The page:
Author: Holly Robinson

To my 2nd and 4th graders,

I wanted to give my boys some advice before they started their school years last week. I had visions of Glennon’s letter to her son entering 3rd grade and wanted to write something HALF as great. So, I sat down to write 2 separate letters for them to read the night before school started. Each letter was specific to the particular kid and his personality and needs. I printed them out and put them in envelopes with their respective names. Now… Here’s where it gets real. I have lived enough to know that people don’t really want advice, even when they ask for it. I think I’ve parented enough to know that my children don’t want any “wisdom” imparted upon them from my years of experience to help them through their challenging times. My experience has been that advice is usually ignored, especially if it’s not a total affirmation of what that person already wanted to believe. I had some fantastical visual of my boys quietly reading each of their letters, then climbing into my lap and telling me their thoughts, telling me they loved me and thanking me for being so thoughtful and taking the time to talk to them through my writing. I know that I can sometimes write better than I can say things aloud and I hoped they would absorb everything I wanted to impart...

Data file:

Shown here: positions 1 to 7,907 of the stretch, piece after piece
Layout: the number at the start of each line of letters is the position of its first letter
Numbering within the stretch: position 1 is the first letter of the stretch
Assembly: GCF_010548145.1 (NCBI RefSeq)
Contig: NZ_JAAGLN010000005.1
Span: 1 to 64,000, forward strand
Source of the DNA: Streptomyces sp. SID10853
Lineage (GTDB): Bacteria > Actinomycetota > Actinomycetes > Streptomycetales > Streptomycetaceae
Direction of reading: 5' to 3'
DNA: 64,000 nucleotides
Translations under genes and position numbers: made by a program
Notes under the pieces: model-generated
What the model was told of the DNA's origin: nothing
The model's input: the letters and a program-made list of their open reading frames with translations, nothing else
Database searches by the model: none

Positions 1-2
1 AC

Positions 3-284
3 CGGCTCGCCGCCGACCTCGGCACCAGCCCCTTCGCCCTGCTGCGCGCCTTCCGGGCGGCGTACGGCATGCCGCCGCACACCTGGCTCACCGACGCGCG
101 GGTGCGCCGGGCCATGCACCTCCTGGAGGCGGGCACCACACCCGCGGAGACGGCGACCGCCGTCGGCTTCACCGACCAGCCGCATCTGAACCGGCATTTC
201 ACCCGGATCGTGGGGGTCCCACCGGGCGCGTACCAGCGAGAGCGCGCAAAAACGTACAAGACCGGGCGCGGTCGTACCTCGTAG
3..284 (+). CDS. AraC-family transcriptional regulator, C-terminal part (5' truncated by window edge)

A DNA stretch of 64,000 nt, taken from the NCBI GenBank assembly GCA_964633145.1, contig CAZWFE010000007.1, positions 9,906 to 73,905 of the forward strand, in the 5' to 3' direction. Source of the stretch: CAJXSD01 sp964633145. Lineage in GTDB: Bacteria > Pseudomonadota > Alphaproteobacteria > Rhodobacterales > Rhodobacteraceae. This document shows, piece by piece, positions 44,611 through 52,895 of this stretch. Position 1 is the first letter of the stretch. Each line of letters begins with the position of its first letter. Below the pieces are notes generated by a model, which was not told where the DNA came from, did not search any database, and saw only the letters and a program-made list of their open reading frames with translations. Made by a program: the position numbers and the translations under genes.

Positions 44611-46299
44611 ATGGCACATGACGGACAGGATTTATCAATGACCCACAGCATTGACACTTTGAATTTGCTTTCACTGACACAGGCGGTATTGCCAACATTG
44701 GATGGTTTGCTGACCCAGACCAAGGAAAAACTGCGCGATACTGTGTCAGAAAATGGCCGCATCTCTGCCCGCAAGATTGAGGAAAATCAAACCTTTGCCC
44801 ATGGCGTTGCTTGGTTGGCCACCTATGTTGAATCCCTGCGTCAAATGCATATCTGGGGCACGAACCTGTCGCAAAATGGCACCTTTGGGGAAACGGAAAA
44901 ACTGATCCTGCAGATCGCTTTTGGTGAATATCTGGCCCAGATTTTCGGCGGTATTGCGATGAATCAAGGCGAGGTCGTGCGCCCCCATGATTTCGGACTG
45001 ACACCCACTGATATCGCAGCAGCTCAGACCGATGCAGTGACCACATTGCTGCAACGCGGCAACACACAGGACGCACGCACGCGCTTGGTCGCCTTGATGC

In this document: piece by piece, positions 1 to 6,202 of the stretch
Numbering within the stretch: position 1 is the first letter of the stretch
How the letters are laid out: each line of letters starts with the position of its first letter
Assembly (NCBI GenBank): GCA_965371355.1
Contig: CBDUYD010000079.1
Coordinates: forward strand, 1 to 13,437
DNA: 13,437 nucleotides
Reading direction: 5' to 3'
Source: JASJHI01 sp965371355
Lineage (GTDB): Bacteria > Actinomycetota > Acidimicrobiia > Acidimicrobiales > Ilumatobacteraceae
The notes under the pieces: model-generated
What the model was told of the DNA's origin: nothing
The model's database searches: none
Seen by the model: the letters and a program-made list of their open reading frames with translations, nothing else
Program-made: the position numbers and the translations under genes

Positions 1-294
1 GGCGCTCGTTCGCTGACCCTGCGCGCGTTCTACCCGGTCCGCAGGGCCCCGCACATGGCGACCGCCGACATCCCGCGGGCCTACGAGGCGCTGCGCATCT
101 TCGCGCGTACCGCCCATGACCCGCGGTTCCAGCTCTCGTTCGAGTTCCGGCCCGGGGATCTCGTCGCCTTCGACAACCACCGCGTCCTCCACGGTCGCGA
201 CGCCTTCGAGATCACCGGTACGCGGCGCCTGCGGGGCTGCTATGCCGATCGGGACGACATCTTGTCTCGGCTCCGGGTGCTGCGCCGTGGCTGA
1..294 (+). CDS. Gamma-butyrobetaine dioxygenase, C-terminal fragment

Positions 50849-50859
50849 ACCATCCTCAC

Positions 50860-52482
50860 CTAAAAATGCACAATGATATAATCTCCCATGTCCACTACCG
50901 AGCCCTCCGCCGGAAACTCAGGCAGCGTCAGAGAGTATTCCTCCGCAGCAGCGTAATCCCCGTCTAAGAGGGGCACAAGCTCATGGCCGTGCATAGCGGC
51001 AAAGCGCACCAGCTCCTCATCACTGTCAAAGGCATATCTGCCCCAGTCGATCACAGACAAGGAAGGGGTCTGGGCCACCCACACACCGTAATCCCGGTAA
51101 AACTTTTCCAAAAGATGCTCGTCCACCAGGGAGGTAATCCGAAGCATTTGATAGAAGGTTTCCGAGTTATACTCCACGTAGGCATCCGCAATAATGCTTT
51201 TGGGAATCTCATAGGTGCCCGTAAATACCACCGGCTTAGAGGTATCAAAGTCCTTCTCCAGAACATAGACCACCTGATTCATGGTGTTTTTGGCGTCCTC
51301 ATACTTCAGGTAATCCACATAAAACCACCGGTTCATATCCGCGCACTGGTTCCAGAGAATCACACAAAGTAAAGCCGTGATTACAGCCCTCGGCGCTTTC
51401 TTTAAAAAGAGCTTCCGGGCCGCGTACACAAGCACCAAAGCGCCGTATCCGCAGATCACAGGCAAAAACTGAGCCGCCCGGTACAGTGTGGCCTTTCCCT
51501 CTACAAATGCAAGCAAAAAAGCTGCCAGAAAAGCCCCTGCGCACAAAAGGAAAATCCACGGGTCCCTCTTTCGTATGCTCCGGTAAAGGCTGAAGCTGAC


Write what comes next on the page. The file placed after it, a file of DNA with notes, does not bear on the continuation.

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Love your average different unpopular kids unconditionally

“Simply let them play. Just chill. Odds are high that your children will never be truly exceptional in any field, guaranteed your children will be God awful in more endeavors than not. In most ways on most days for most kids much of their lives will be spent within spitting distance of mediocrity. Average Joe’s and Jane’s. We should refashion parenthood by tolerating play, pain and failure. We should measure our children not by the mountains they conquer but by their efforts to climb. Oh, and let them pick which hills to scale.” Ron Fornier, “Love That Boy: WHAT TWO PRESIDENTS, EIGHT ROAD TRIPS, AND MY SON TAUGHT BE ABOUT A PARENT’S EXPECTATIONS” I’ve had another epiphany regarding parenting. Maybe most of you already know this, but I didn’t really KNOW it yet. My newest lesson is: I need to chill the f%&* out when it comes to my expectations of my kids. Seriously. I read (listen to) books every day in the car during my 2-3 hour daily commute. I alternate between fiction and non-fiction. Sometimes, I listen to books that really teach me something I want to share with as many people as possible, but I worry it is so preachy. Well, it may be preachy, but I don’t care. This post is a pseudo book review of Ron Fornier’s book “Love That Boy” and I can’t wait...

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Simmer Down